they also", saw the remainder of what way who
sing to swell till there was a greater quantity than they who held it could make use of; so that breaking off what was sufli. cient for themselves, they gave the remainder to the persons next them, who, in like manner, saw the bread and fish swell in their own hands, till they also had enough and to spare. The meal being thus created among the hands of the multitude, and before their eyes, as long as there was a single person to be fed, they did all eat and were filled, to their unspeakable astonishment.. Luke ix. 17. And they did eat, and were all filled. John vi. 12. When they were filled, he said unto his disciples, Gather up the fragments that remain, that nothing be lost. Though Jesus was entirely free from worldly cares, and from all anxiety about fu. turity, he did not think it unworthy of him on this occasion, to order his disciples to take care of the broken pieces of meat left, by the multitude. The reason mentioned by him for their doing 59, namely, that nothing might be lost, deserves our notice ; for it shews us, that he to whom the earth and the fulness thereof belongs, willeth every man to take due care of all the goods which he possesses, and that if he wastes any thing by carelessness * of profusion, he is guilty of sin ; namely, the sin of despising the creatures of God, which by so admirable a contrivance as the frame of the world, God has produced for his use. Wherefore, as by feeding so many, Jesus has set us an example of liberality, 50 by taking care of the fragments, he has taught us frugality ; and by joining the two together, he has shewed us that charity and frugality ought always to go hand in hand, and that there is a great difference between the truly liberal and the lavish man. 13. Therefore they gathered them together, and filled twelve baskds with the fragments of the five barley loaves (Mark, and of the fishes) which remained over and above unto them that had eaten. Matt. xiv. 21. And they that had caten (Mark, of the loaves) were about five thousand men, besides women and children. In computing the number of persons fed at this meal, the evangelists mention none but the men, and of them only such as were of age; and they all agree that they were about five thousand. In this they do not speak by guess ; for the disposition of the multitude in ranks of a determinate number, enabled them to . make the computation with certainty. If they were not five VOL. II.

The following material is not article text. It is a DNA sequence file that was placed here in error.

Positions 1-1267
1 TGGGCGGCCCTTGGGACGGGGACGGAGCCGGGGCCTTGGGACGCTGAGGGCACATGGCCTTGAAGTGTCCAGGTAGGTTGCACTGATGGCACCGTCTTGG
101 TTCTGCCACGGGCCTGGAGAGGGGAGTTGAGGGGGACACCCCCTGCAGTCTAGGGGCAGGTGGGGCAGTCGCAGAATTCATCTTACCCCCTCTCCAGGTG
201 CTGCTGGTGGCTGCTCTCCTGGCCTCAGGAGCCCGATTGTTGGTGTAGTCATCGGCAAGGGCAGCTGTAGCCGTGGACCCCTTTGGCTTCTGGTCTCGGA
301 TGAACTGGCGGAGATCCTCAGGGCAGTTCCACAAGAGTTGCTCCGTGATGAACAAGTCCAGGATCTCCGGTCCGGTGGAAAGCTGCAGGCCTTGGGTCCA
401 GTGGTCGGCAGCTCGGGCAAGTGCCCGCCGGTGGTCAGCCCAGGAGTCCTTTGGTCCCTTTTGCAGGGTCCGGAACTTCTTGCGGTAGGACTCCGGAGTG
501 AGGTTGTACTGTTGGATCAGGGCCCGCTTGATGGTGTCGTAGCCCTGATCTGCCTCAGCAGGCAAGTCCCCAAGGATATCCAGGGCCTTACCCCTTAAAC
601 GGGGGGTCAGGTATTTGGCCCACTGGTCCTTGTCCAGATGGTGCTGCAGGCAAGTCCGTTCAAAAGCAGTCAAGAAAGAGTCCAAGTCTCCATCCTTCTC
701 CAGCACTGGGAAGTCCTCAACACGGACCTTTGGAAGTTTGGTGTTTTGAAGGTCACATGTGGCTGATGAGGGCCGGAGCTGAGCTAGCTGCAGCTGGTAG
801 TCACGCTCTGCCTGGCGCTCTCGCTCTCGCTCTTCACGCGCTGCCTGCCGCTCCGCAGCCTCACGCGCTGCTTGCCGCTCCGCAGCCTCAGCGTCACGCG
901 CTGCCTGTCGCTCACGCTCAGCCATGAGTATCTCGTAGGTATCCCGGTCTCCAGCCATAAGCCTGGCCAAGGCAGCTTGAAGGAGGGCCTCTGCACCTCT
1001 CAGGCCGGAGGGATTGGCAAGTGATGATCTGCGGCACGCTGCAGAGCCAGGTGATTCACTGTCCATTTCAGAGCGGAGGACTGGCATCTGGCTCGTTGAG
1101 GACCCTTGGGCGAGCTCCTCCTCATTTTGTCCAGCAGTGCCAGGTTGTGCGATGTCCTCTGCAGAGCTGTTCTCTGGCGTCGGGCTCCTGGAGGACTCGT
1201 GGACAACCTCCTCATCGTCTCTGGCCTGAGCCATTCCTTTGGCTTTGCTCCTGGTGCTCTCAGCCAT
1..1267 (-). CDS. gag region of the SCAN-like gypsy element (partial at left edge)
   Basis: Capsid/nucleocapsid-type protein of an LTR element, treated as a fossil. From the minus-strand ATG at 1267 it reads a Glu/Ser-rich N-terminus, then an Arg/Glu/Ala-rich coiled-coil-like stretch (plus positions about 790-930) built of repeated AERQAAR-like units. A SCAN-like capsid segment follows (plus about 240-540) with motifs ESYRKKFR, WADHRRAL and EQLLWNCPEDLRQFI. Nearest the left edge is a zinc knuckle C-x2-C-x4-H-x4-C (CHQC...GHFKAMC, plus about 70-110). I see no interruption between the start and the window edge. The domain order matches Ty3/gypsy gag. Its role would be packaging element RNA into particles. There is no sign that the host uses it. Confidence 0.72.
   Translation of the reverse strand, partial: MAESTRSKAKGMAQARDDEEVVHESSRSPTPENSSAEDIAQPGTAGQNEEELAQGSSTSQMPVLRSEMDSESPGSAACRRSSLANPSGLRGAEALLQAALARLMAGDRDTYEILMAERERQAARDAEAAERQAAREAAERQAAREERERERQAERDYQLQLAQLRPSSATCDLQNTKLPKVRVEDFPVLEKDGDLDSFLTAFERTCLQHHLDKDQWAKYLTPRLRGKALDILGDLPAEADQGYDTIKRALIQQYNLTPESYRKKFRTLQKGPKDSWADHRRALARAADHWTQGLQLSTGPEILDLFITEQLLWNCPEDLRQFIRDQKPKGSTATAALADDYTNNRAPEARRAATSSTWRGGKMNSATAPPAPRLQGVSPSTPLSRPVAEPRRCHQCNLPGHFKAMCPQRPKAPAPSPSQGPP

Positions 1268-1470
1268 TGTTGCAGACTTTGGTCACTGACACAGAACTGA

thousand disposition there must have been such a space between the two ranks of each company, that every individual in it could casily survey the whole of his own company, as well those above him, as thosc brlow him ; and therefore when the incat was brought, and handed from one to another, they would all follow it with their eye, and see it swelling, not only in their own hands, but in the hands of their companions likewise, to the amazement and joy of every person present. The evangents indeco give very short accounts of our Lord's miracles. Nevertheless, the nature of those miracies, and the few circumstances which they have mentioned, oftentimes suggest many astonishing ideas, which vulgar and inarrentive minds altogether overjook,